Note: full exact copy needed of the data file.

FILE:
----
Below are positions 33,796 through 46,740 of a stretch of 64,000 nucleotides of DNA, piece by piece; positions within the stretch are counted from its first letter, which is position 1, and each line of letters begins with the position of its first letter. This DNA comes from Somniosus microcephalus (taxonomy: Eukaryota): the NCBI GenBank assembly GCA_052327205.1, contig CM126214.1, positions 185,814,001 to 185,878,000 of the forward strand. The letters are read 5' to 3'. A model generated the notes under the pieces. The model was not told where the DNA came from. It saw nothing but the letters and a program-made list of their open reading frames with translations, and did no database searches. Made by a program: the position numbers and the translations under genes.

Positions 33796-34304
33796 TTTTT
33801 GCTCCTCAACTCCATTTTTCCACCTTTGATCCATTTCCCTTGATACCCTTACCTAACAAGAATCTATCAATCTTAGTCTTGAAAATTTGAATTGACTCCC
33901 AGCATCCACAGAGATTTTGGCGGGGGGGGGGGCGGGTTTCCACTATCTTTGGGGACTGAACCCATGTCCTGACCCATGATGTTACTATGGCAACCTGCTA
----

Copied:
Below are positions 33,796 through 46,740 of a stretch of 64,000 nucleotides of DNA, piece by piece; positions within the stretch are counted from its first letter, which is position 1, and each line of letters begins with the position of its first letter. This DNA comes from Somniosus microcephalus (taxonomy: Eukaryota): the NCBI GenBank assembly GCA_052327205.1, contig CM126214.1, positions 185,814,001 to 185,878,000 of the forward strand. The letters are read 5' to 3'. A model generated the notes under the pieces. The model was not told where the DNA came from. It saw nothing but the letters and a program-made list of their open reading frames with translations, and did no database searches. Made by a program: the position numbers and the translations under genes.

Positions 33796-34304
33796 TTTTT
33801 GCTCCTCAACTCCATTTTTCCACCTTTGATCCATTTCCCTTGATACCCTTACCTAACAAGAATCTATCAATCTTAGTCTTGAAAATTTGAATTGACTCCC
33901 AGCATCCACAGAGATTTTGGCGGGGGGGGGGGCGGGTTTCCACTATCTTTGGGGACTGAACCCATGTCCTGACCCATGATGTTACTATGGCAACCTGCTA